What a kid like me hadn’t realized was how raggedy that fabric already was. White people had been stampeding out of the city: 80,000 of them, 20 percent of the population, had already abandoned Buffalo for the suburbs between 1950 and 1960. The Poles hadn’t all stayed, and more would leave after that “long, hot summer” of 1967. The revolt in Buffalo began on June 26 when police interjected themselves into an argument at a housing project. The cops didn’t kill anyone, as they would in Detroit a few weeks later, and the use of physical brutality on that evening is contested. What was indisputable were people’s descriptions later of the daily spiritual and psychic brutality of interactions with police: the relentless degrading language and actions, the surveillance of political dissidents, the regular experience of harassment and suspicion. The next afternoon, a small group of teenagers at the corner of Jefferson and William Street began breaking car and store windows. By nighttime, hundreds of police and about 1,500 residents were battling. Then came the fire, on Jefferson, on other streets. When it was over, on July 1, 40 residents were injured, about half from gunshots, and a swath of the East Side was smoldering. In a meeting with the mayor, young people had said they were tired—tired of being lied to, tired of never being heard. Violence seemed to be power’s only language. They wanted jobs, decent housing, equal treatment, a future.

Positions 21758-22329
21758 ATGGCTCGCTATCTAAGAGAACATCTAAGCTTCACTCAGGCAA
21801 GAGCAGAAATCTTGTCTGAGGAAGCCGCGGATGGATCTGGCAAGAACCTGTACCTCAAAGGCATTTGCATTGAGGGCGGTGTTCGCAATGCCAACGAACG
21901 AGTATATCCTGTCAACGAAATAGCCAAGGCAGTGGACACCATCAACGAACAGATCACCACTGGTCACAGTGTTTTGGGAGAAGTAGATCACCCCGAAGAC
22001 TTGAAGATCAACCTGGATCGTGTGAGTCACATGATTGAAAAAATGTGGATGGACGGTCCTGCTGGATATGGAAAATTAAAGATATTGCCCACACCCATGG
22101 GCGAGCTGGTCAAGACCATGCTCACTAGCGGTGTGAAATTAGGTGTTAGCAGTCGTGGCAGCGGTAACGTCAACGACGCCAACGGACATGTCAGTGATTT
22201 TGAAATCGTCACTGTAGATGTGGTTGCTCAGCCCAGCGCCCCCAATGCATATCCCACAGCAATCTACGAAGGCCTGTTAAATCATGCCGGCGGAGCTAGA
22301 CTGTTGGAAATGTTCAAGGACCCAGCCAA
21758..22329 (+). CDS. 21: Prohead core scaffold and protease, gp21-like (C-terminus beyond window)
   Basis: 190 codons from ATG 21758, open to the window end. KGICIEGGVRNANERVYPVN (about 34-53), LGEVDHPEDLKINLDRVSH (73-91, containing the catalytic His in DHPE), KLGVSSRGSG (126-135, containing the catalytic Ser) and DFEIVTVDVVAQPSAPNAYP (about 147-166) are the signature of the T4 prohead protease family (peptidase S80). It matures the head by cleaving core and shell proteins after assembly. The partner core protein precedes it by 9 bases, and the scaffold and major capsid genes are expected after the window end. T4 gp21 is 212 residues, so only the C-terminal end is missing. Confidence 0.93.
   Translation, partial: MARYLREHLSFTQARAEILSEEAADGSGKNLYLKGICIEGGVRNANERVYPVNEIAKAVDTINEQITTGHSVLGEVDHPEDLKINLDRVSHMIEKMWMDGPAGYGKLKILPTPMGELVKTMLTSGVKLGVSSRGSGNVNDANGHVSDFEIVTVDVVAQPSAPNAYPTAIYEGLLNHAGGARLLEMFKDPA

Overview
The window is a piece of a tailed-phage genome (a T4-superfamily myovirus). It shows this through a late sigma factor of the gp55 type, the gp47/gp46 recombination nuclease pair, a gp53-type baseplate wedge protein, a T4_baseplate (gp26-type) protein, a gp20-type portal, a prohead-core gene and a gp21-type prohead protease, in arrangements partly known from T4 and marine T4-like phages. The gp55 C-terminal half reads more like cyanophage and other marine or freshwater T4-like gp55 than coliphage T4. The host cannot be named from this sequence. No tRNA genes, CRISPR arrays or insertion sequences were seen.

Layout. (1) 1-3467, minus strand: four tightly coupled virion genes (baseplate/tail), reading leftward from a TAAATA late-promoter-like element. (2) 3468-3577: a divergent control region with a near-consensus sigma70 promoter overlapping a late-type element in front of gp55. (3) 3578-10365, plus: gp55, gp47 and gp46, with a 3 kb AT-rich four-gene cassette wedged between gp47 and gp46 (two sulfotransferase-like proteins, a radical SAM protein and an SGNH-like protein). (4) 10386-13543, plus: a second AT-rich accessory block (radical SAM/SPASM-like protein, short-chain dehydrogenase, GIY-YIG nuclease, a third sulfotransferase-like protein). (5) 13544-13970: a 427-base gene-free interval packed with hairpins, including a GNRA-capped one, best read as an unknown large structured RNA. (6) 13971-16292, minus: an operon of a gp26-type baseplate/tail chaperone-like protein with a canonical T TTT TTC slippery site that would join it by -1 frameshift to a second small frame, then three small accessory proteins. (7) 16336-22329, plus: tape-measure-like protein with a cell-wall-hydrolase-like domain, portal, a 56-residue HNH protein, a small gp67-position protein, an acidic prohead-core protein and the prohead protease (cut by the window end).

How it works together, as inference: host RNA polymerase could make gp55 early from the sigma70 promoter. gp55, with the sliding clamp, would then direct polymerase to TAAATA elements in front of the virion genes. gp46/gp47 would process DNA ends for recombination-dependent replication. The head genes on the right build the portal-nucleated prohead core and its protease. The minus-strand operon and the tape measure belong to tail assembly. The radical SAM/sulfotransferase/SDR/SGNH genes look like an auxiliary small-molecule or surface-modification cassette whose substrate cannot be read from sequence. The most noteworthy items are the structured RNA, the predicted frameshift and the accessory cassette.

I don’t remember how my mother explained the riots, but what I took away was that sometimes people have to blow off steam. I imagine her approach now as akin to a parent talking to a child about a natural calamity: The hurricane was terrible, but don’t be afraid; we will rebuild. Only we didn’t rebuild. Land was cleared for urban renewal and then just sat vacant. Most of the official promises of jobs were not kept. Law enforcement’s approach to the community did not change. The radical thinker and activist Sostre was scapegoated for the uprising (charges that were later dropped) and sentenced to 41 years in prison on a phony charge of possessing $15 worth of heroin. Yet there was energy on the East Side. “War” played from a thousand radios, and then “Keep Your Head to the Sky.” People won political or legal victories over discrimination in the steel industry and in education. More money circulated as more Black workers, including women, got better-paying jobs in steel. And a flurry of agitation, investigation, litigation, uncovered what people knew in their bones about block-busting, racist lending practices, and other affronts to the Fair Housing Act. Martin Sostre, who had become a major voice for prisoners’ rights and whose frame-up was revealed as a COINTELPRO hit, was freed in 1976, granted clemency by the governor. So much was clear and yet occluded, contradictory, patched together, but the political culture still seemed to be pointing left; it really depended on where you were looking.